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  • Coastal scenery
  • Japan’s first Western-style vertical shaft for precious metal mining
  • The Aikawa Gold and Silver Mine. Excavation work has “split” the mountain
  • Mining work remains from the Meiji period (1868–1912) at the Aikawa Gold and Silver Mine
  • Exhibits at Kirarium Sado
  • Model of a gold coin (Kirarium Sado)
  • Namban shrimp
  • Yellow daylilies
  • Toki (Japanese crested ibis), a Special National Monument

November 2021

The Island of Gold Seeking to Become a World Heritage Site

Sunset on Sado Island

Development of gold and silver mines on Sado Island, the largest island in the Sea of Japan, began in earnest in the middle of the sixteenth century, and Sado was once the leading production site of gold in Japan. The island, where traces of this history remain, is now seeking to be recognized as a World Heritage site.

Coastal scenery

Sado Island lies in the Sea of Japan off the western coast of Niigata Prefecture, northern Honshu. This is the largest remote island in the Sea of Japan, with a land area of approximately 855 square kilometers. There are over fifty mines on this island, which produced large amounts of gold and silver for around 400 years. The complex of ruins is known as the Sado Island Gold and Silver Mines and has become a World Heritage candidate (listed on the Tentative List).

Japan’s first Western-style vertical shaft for precious metal mining

Usami Ryo, chief of the World Heritage Preservation Unit in Sado City’s World Heritage Promotion Division, offers an explanation of Sado Island, which flourished as the island of gold. “Sado Island first appears in documents at the end of the twelfth century as an island where gold dust could be collected. After that, large veins of gold and silver were discovered one after the next from the sixteenth through the seventeenth century, and full-blown mining operations began. Among these, the gold and silver veins at the Aikawa Gold and Silver Mine stretched out for about 3,000 meters east to west, 600 meters north to south, and down to a depth of 800 meters, and it is said that there was a combined length of about 400 kilometers of mining tunnels.”

Over about 400 years up until 1989, when the Aikawa Gold and Silver Mine finally closed, roughly 78 tons of gold and 2,330 tons of silver were mined from Sado. This gold and silver supported the finances of the Tokugawa Shogunate during the Edo period (1603–late 1860s), and after the shogunate came to an end, the mines were operated directly by the new government and played a part in the modernization of Japan.

The Aikawa Gold and Silver Mine. Excavation work has “split” the mountain

“The Sado Complex of Heritage Mines, Primarily Gold Mines” were listed on the World Heritage Tentative List because gold mines from various periods are preserved in good condition.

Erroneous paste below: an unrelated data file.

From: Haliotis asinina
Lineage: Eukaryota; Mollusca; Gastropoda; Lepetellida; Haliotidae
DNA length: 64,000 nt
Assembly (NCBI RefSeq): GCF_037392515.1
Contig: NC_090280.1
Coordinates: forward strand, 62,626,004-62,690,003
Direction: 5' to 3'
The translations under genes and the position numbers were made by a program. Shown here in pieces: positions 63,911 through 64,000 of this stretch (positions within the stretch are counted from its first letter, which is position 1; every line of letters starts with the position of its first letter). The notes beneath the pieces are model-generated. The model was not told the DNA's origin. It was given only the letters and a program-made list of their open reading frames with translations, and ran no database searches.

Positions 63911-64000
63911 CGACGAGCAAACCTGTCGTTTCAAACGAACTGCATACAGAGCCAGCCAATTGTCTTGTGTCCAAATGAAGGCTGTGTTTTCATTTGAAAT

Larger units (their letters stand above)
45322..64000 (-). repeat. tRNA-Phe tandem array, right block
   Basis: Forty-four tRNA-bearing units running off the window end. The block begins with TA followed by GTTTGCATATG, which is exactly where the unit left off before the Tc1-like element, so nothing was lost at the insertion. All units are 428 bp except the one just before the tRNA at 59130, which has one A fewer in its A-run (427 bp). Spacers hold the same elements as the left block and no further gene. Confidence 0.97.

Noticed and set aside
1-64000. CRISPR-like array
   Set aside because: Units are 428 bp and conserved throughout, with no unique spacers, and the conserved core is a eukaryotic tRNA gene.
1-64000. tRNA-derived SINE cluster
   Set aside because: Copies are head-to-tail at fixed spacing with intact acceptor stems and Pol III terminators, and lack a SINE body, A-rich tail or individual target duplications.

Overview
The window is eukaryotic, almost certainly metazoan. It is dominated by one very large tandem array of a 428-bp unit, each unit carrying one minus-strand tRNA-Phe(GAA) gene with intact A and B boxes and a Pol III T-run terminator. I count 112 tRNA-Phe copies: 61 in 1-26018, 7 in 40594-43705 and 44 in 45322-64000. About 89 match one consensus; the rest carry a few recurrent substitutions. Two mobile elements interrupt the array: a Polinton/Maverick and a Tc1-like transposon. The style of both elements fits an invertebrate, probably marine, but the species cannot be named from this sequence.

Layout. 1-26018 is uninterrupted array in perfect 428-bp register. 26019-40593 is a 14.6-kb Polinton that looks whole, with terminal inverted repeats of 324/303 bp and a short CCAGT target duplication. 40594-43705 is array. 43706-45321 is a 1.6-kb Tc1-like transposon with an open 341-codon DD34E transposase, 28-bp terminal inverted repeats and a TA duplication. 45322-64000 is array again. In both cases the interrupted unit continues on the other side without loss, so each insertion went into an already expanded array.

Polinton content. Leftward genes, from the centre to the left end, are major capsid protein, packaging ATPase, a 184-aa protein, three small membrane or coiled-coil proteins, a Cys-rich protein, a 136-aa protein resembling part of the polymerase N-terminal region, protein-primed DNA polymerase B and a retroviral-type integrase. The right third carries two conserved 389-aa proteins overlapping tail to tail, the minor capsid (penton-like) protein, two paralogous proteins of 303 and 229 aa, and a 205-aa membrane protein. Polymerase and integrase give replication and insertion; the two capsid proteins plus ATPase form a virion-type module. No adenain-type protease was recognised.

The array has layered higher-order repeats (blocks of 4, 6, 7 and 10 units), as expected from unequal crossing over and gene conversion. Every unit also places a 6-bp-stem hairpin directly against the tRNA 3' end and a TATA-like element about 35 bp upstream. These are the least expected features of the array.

On the island, in addition to remnants of the mines themselves, there are several exhibition facilities, including Kirarium Sado (Sado Gold and Silver Mine Information Facility), which explains the mines using large-scale video screens. The facilities aim to accurately convey the evolution of mining technology, as well as the history of the mines.

Mining work remains from the Meiji period (1868–1912) at the Aikawa Gold and Silver Mine

The Sohdayu Tunnel, a mine shaft excavated in the early Edo period, has been faithfully reproduced, using life-size models of people engaged in mining work. The nearby museum displays a variety of gold coins made at this time, including oban and koban coins. This same museum is popular for its Challenge Corner, where visitors can try to pull a 12.5 kilogram pure gold bar (worth approximately ¥90 million at today’s gold price) out of a narrow hole. Those who are successful receive a souvenir.

Exhibits at Kirarium Sado
Model of a gold coin (Kirarium Sado)

Usami says, “Kirarium Sado uses technology such as projection mapping that helps visitors to easily visualize how people of the time mined for ore using a variety of means.”

There is also the beautiful nature of Sado Island. Some 1,700 species of plants native to both northern and southern Japan grow here due to the effects of seasonal winds and ocean currents, and the island is referred to as a microcosm of the vegetation found on the Japanese islands. Rare species the toki (Nipponia nippon), also known as the Japanese crested ibis, lives in this rich natural environment, and is both a Special National Monument and an internationally protected bird.

Sado is also an island with abundant food resources. In 2011, the entire island was recognized as a Globally Important Agricultural Heritage System (“Sado’s Satoyama in Harmony with Japanese Crested Ibis, Japan”), together with the Noto peninsula becoming the first such GIAHS sites in Japan. The koshihikari variety of rice produced on the island is rated highly, and other local specialties include the indigenous Hige chicken and Sado beef. There are several sake breweries on the island as well, all of which produce sake of extremely high quality. The island is surrounded on all sides with ocean waters where cold and warm currents cross, making it an island of favorable conditions for fishing, and you can taste a wide variety of marine products here. The yellowtail, squid, Pacific bluefin tuna, crab, and shrimp are superb.

Namban shrimp
Yellow daylilies
Toki (Japanese crested ibis), a Special National Monument

There is a saying: “You won’t understand Sado until you’ve come three times.” This island of gold, seeking to become a World Heritage site, is packed with charms that cannot be fully savored in a single visit.